|Mail drops: an important part of any through-hike|
All this talk in the last few years of the Postal Service getting chopped often makes me think of my experiences with it. And now it’s time for me to rant a little. In college, I sent and received well over a hundred packages of CDs via tape-trading lists for concert recordings (Grateful Dead and Phish made this practice famous), before everything went digital (yes, kids, there was a time when people sent CDs by mail instead of going straight to bittorrent). The postal workers I dealt with were always wonderfully friendly, the service was dirt cheap, and not a single package ever went missing.
The Internet finally made that hobby obsolete, but I continued to utilize the Post Office because I transitioned quickly to through-hiking. Dozens more packages sent for cheap, held at post offices for a hiker bum like myself, often forwarded for free when I didn’t need them at the moment, and always delivered without hassle. I almost never send mail drops via the other mail carrier companies, mostly because it’s just more expensive and harder to find a place from which to ship. I’ve only used them for four mail drops on backpacking trips since the Appalachian Trail, and of those four packages, three were never delivered. I am unimpressed.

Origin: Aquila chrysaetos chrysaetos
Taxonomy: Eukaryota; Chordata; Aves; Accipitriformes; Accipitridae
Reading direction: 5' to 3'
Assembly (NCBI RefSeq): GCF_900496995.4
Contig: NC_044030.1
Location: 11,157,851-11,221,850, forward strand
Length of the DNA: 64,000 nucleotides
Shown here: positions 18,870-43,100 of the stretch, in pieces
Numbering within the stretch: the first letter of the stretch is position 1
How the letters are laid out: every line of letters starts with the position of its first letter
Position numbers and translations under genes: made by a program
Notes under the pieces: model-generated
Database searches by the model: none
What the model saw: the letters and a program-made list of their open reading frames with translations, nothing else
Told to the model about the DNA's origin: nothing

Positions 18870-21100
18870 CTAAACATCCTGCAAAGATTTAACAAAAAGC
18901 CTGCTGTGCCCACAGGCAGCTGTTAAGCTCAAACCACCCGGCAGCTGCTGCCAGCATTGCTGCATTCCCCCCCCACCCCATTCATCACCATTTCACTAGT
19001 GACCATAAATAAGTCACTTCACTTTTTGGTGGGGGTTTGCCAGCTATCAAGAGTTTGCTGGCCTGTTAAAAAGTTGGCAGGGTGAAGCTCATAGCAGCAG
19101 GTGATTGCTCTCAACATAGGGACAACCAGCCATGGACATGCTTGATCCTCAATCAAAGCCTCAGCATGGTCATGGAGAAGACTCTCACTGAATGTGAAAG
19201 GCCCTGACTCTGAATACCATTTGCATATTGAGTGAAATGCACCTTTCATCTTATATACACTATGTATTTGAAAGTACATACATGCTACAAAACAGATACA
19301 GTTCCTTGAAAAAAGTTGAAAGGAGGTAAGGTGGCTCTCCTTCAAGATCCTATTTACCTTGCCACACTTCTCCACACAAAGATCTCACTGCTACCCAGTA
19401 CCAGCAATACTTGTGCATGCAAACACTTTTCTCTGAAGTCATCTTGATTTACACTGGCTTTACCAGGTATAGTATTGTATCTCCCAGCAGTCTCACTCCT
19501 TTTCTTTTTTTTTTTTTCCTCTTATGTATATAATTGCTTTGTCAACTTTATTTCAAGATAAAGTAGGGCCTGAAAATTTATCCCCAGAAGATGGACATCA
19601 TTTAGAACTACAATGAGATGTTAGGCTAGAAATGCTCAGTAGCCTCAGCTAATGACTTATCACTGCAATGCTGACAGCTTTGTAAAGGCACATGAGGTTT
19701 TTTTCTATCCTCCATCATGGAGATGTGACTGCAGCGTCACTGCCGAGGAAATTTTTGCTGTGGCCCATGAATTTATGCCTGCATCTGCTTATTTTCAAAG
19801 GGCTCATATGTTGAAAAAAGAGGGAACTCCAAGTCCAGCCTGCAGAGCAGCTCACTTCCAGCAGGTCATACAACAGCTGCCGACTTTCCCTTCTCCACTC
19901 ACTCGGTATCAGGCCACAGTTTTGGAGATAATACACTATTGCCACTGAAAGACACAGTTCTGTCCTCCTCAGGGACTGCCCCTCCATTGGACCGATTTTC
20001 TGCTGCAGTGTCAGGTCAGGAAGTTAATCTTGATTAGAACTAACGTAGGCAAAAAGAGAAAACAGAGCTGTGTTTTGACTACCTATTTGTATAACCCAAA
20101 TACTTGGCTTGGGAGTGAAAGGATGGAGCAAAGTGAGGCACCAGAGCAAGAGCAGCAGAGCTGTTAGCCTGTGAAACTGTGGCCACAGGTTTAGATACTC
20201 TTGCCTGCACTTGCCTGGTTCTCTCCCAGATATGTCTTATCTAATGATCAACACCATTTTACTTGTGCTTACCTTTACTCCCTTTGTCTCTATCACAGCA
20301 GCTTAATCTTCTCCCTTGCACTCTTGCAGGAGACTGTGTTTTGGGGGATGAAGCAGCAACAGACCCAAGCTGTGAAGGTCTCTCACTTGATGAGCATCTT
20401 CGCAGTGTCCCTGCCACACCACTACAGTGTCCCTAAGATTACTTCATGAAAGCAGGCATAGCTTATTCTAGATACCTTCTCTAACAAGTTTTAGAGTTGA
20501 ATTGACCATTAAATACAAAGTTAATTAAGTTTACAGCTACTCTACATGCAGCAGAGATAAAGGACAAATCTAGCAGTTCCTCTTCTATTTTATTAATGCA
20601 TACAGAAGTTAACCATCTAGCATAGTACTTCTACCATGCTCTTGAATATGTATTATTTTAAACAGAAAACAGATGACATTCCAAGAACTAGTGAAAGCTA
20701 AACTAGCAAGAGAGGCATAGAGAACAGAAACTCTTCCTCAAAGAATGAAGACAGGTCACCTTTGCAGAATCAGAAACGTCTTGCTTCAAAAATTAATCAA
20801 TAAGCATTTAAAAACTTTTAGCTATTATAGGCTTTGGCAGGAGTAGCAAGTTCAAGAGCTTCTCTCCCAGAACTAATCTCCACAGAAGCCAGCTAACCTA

Now that I’ve been in the normal world for a pretty large chunk of time, I’m seeing some of the things that annoy people about the postal service– junk mail and being outdated. I’ve used mail quite a bit less in the last few years than ever, but I still don’t mind waiting in line at the Post Office because every postal worker in every town I’ve lived in has been wonderfully helpful and pleasant to deal with.
I’ve tried to move away from using mail drops in every long-distance hike I’ve done, but I can never seem to fully stop myself from walking into the Post Office. Those flat-rate boxes are just too good to pass up, and sometimes you need to mail things to yourself that you can’t find in stores along the trail. As talk of closing down the rural branches and cutting delivery schedules keeps going on, I can’t think of how I’d deal with through-hiking without that service. Just like every other obstacle, I’d find a way around it. In the meantime, I do love stuffing as much non-perishable food into a flat-rate box as possible, then opening a bundle of joy somewhere along the trail. It never gets old.